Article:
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Tuesday 25 November 2008

To market (for real this time)

Last year, Latifa relied a lot on help from others to run the house, but this year, she has decided that she would like to take charge. To do this, we have been keeping accounts, questioning how things run and how we can be more economical, and working on our food requirements. We have spent a few weeks making a menu of the week and using that to make a shopping list. This week was it. Souq – here we come. I was a little concerned about the finer details, but thought I would just ride it out. I tried hard to maintain my cheerful disposition on Friday when, as we were preparing the lunch, she casually pondered what we might like to buy at the souq tomorrow. After I reminded her of the list (and sprouted some grey hairs) we were fine – yes… We have a list…

Everyone was shocked to see Latifa in the market. For one thing, women do not go to the souq. Also, she must be far too busy and incapable of buying what she needs. So, every person that she saw who knew her stopped her to ask what was going on. In a big flurry of hands, lots of pointing and shouting (just talking actually), she was thoroughly questioned on what SHE was doing at the souq. When questioned, she promptly whipped out her list, and presented it, brandishing it like a sword, saying, ‘It’s easy! I have a list.’ At this, at least 4 men would be drawn towards her, looking at this marvel. Well, thinks Mohammed, I’d like my wife to give me a list so that I don’t get in trouble for forgetting something! And, the man at the vegetable stall thought it was great! Latifa just jumped in, started grabbing what was on the list and then piling it all onto the scales. He just sat in his seat working out the bill – and then reporting the cost of each item to Latifa! I think he might have needed a mint tea when he was done with us!

So, I hear you asking, ‘what was your role in all of this?’ Out of concern that the prices would be inflated on seeing a foreigner (Latifa cannot believe this practice and she is appalled at her countrymen), I was parked in a corner as a dumping point for carrying the purchased items. I was also sent off to scout out some nice looking produce for the trickier items. This was all fine, until we got to the meat. Now, I’m not a vegetarian (anymore) but I’m also not a great fan of meat. So, when I was parked in the meat ‘department’ I stood in shock for a few minutes. To my left were a stack of chickens (pulled from a drum when stocks were running low) with the heads still attached. Don’t be concerned – these can be lopped off if you no longer want them, and they won’t be added to the bill. In front of me, in direct eye line, was a row of heads. No, not just heads. Huge, fur covered skulls, oozing blood, with glazed over eyes peering out at you. As if this was not enough (I haven’t even mentioned the pools of blood on the ground or the trails of innards floating around), but to my right was a scene reminiscent of an episode of Bewitched. It was as thought, by some act of sourcery, whatever animal was on my right had disappeared. Vanished… Leaving only the cloak of skin that it used to inhabit. Truly sensory overload. I don’t think I should attend the Aid Celebrations.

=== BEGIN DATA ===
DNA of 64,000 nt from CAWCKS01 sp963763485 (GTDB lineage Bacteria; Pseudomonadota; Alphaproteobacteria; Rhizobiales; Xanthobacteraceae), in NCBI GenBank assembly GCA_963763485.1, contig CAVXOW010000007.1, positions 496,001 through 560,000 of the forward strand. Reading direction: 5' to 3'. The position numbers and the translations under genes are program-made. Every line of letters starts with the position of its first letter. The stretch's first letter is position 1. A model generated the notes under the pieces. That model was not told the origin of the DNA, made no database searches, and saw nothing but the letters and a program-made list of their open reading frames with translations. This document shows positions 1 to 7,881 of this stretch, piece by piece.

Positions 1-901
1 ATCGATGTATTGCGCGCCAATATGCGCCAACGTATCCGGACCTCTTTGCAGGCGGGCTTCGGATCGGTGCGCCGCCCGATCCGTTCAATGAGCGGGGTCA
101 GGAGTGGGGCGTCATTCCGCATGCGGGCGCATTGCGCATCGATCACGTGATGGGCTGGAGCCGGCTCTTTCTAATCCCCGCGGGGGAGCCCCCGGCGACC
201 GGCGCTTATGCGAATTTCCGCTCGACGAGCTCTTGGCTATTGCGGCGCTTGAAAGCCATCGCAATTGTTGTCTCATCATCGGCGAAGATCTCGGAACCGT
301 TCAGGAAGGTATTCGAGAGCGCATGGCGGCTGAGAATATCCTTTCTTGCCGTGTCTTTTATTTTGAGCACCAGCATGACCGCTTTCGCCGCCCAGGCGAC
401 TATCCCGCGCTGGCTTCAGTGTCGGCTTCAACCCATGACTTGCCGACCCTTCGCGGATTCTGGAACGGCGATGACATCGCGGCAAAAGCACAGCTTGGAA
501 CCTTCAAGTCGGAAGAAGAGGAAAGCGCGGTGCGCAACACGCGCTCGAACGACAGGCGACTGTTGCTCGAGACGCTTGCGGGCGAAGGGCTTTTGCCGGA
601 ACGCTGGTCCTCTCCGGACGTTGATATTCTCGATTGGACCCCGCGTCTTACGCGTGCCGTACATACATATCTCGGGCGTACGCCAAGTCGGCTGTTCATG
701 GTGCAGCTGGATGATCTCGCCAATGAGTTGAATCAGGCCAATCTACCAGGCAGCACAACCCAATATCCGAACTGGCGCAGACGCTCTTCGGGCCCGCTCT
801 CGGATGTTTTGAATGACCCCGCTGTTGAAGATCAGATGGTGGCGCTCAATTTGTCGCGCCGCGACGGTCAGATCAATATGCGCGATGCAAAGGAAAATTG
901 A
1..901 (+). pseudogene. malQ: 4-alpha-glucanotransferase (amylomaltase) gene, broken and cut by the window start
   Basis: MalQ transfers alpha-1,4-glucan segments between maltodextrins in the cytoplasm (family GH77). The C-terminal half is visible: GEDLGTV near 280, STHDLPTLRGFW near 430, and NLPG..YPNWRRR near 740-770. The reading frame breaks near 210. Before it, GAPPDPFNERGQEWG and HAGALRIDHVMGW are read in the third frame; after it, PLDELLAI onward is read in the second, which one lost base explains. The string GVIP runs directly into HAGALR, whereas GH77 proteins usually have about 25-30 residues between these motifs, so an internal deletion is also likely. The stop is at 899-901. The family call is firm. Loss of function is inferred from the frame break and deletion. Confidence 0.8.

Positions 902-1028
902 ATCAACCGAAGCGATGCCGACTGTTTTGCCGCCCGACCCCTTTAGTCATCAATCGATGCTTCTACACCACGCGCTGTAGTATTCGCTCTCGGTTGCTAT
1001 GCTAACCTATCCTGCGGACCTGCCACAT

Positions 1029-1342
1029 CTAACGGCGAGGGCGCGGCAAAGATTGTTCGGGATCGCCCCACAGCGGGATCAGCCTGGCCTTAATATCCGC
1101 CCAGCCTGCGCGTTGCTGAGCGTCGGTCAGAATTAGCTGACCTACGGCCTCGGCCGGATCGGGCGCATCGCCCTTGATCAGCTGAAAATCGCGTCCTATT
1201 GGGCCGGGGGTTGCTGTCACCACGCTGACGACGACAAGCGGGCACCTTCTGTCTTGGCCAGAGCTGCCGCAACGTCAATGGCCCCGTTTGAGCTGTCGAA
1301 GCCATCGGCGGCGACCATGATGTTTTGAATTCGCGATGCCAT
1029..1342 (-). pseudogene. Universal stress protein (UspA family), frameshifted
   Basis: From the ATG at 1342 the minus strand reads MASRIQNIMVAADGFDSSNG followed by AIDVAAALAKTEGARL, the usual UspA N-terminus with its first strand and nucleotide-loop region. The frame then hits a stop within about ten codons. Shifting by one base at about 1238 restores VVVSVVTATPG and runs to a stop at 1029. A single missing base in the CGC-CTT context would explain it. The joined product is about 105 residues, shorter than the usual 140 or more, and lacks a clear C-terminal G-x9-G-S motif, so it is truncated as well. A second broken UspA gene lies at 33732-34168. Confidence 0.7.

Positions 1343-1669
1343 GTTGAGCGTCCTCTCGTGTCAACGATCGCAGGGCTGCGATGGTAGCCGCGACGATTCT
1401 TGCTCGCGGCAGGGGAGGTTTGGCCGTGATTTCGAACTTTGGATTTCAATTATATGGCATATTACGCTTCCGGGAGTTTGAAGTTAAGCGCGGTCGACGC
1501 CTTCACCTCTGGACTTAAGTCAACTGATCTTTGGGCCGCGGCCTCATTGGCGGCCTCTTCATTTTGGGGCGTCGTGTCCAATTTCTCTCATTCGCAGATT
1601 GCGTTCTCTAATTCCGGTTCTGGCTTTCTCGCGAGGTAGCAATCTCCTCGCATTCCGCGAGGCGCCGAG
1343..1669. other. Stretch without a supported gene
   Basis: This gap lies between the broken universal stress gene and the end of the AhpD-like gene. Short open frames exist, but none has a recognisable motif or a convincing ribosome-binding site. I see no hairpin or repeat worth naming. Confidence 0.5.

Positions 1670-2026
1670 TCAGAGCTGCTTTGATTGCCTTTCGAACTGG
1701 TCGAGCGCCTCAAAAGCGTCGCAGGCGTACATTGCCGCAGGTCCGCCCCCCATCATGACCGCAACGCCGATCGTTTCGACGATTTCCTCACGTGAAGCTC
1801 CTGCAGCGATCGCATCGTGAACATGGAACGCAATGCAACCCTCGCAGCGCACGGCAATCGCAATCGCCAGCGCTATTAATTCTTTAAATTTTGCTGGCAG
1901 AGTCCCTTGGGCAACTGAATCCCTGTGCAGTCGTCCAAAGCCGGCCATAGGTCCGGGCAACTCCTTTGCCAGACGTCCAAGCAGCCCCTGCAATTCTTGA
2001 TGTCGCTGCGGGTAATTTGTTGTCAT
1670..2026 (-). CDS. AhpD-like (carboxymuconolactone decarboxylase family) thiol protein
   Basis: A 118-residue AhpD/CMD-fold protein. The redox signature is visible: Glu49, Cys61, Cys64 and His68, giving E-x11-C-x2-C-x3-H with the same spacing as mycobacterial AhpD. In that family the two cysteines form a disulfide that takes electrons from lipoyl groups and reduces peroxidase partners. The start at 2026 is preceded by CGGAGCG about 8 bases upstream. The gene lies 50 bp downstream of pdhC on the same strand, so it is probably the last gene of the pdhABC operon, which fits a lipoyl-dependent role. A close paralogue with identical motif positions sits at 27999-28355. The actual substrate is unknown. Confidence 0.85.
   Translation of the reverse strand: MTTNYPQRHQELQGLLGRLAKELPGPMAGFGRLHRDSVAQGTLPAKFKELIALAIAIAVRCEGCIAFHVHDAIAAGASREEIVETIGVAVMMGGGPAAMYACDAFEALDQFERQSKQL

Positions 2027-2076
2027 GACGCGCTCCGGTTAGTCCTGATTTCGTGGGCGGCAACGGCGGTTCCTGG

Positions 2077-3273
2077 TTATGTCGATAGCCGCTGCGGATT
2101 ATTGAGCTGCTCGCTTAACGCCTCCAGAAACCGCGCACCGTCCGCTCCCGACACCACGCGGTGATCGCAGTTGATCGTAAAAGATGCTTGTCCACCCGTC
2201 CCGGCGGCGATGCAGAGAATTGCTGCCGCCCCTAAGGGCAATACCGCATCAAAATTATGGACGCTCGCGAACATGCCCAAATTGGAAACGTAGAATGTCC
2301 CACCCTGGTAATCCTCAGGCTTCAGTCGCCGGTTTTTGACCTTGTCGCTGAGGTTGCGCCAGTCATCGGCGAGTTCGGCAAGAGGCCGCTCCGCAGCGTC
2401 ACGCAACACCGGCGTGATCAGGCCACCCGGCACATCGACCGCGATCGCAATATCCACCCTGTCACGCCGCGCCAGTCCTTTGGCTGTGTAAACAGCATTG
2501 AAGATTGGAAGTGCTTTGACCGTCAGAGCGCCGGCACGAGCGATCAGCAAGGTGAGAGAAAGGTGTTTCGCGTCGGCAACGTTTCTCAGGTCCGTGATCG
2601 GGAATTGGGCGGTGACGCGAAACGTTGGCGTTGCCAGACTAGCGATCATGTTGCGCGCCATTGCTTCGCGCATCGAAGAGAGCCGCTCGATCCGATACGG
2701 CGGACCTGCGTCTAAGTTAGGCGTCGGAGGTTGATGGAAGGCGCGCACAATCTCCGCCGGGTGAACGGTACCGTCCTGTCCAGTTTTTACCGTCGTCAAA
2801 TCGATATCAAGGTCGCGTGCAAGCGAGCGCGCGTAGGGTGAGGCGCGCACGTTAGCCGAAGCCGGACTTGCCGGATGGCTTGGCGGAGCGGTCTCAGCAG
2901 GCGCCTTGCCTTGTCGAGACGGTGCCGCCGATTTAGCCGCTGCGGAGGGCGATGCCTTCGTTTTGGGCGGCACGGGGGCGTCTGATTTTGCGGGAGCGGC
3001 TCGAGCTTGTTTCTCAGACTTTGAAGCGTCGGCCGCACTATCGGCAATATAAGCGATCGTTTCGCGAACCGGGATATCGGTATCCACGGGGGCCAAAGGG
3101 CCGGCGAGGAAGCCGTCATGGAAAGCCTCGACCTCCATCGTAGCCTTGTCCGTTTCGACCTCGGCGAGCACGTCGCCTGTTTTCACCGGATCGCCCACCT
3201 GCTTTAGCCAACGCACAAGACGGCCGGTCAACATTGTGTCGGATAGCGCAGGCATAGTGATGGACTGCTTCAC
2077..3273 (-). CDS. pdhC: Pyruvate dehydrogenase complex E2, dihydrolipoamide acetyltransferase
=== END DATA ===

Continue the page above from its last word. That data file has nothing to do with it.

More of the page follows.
Anyway, after the day was done, it was all worth it to see Latifa, with the biggest smile on her face, reporting the events of the day. She was so proud of herself, and all that she had achieved. She was especially excited about the list! This will definitely be used again! In fact, after a visit from a friendly neighbour, who came to see if she would like anything, Latifa promptly replied that she didn’t, thank you very much! She was fine. In fact, she is now going to be like Linda. When she told me this, I asked ‘how so?’ I shouldn’t have. The response…

“I want to be like Linda. She is the man and the woman. I want to be the man and the woman.”

Oh, what a journey of self-discovery this has turned out to be…